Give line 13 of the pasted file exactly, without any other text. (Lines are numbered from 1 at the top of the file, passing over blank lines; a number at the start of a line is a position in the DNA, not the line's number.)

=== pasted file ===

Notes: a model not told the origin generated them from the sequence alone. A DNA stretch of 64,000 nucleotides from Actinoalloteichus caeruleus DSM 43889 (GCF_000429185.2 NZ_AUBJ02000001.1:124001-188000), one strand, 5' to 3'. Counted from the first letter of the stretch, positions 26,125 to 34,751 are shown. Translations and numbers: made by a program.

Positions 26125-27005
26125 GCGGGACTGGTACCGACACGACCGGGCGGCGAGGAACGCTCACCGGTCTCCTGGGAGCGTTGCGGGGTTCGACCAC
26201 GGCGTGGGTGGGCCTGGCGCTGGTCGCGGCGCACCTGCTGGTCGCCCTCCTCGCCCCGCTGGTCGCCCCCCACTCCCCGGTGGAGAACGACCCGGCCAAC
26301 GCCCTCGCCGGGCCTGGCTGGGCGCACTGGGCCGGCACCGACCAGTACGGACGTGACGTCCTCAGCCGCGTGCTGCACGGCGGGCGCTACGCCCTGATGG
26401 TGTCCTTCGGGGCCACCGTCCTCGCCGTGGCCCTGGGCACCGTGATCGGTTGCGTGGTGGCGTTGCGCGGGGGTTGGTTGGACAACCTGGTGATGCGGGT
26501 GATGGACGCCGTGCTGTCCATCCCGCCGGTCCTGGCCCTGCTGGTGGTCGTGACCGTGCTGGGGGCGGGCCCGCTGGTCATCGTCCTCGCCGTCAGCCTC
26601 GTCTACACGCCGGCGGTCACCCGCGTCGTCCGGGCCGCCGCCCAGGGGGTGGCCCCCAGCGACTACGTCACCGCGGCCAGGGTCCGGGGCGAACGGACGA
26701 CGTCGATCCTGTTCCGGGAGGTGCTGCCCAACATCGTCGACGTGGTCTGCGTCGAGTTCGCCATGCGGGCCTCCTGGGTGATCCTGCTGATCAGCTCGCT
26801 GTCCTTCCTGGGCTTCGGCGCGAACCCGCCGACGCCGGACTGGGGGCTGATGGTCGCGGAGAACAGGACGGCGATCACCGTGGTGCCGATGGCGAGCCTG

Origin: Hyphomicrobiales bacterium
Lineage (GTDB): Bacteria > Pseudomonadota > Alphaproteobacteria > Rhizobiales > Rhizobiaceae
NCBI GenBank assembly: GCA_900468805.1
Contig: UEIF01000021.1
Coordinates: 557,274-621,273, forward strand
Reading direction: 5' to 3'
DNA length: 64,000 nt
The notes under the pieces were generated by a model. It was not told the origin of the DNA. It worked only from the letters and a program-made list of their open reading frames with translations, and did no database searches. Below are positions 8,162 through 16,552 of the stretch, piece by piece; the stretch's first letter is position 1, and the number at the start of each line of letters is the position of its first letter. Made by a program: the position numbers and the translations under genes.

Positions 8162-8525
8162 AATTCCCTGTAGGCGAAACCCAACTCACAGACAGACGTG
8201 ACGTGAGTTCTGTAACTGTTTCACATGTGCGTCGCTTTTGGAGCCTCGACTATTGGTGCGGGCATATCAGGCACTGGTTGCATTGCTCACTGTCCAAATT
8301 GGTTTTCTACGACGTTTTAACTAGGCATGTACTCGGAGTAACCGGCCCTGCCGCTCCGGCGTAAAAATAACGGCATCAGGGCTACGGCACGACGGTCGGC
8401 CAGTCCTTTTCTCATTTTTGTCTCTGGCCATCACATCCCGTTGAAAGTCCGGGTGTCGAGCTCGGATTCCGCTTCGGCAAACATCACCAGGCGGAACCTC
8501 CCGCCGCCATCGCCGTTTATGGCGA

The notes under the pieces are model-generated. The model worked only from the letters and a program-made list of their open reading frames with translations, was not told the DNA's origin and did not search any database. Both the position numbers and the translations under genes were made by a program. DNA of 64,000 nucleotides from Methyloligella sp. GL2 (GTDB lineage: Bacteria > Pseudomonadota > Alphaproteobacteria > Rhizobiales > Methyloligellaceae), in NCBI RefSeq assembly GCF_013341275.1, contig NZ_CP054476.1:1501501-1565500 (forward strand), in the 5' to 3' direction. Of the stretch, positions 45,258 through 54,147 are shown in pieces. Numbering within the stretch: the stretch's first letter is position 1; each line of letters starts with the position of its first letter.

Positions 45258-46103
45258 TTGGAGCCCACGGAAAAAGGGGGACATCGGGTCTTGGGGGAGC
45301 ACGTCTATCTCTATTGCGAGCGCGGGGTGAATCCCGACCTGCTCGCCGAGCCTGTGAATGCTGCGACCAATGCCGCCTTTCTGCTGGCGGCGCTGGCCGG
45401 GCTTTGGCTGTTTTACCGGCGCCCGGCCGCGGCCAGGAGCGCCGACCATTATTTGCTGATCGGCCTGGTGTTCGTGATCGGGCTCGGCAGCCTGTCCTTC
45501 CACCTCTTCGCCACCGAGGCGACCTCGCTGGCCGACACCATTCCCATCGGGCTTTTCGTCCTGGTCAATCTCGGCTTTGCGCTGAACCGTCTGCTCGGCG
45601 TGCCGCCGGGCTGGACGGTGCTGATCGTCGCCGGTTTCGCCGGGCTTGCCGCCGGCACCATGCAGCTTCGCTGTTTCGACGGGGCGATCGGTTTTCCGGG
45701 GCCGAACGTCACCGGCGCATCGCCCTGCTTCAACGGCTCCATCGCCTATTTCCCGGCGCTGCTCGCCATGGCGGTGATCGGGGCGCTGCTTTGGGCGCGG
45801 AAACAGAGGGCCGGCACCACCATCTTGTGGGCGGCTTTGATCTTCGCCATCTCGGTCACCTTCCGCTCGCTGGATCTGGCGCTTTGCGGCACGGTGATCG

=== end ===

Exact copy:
NCBI GenBank assembly: GCA_900468805.1